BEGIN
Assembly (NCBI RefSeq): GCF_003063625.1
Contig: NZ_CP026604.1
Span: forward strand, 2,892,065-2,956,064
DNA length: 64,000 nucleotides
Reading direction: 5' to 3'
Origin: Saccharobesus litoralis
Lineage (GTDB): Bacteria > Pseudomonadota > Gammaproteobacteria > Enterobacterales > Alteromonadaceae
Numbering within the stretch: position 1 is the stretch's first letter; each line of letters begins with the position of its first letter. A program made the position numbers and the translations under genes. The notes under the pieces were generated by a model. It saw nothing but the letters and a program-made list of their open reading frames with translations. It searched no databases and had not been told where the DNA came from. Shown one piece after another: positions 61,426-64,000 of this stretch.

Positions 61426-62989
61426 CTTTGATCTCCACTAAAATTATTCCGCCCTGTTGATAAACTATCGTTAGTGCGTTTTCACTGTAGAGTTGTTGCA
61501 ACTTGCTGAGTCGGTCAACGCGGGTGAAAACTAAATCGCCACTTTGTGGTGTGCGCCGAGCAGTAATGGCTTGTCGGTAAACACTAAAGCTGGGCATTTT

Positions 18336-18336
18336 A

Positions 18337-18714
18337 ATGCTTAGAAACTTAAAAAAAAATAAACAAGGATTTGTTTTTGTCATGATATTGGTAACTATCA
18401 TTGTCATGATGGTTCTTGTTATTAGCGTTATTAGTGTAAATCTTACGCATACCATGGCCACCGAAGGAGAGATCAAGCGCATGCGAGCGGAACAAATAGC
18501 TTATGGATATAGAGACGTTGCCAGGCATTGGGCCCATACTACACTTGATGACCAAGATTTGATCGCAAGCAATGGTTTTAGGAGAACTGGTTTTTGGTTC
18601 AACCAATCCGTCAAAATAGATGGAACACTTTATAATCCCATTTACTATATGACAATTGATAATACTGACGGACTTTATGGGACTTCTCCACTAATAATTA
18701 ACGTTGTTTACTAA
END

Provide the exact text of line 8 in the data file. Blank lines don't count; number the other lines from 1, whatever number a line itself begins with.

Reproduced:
Numbering within the stretch: position 1 is the stretch's first letter; each line of letters begins with the position of its first letter. A program made the position numbers and the translations under genes. The notes under the pieces were generated by a model. It saw nothing but the letters and a program-made list of their open reading frames with translations. It searched no databases and had not been told where the DNA came from. Shown one piece after another: positions 61,426-64,000 of this stretch.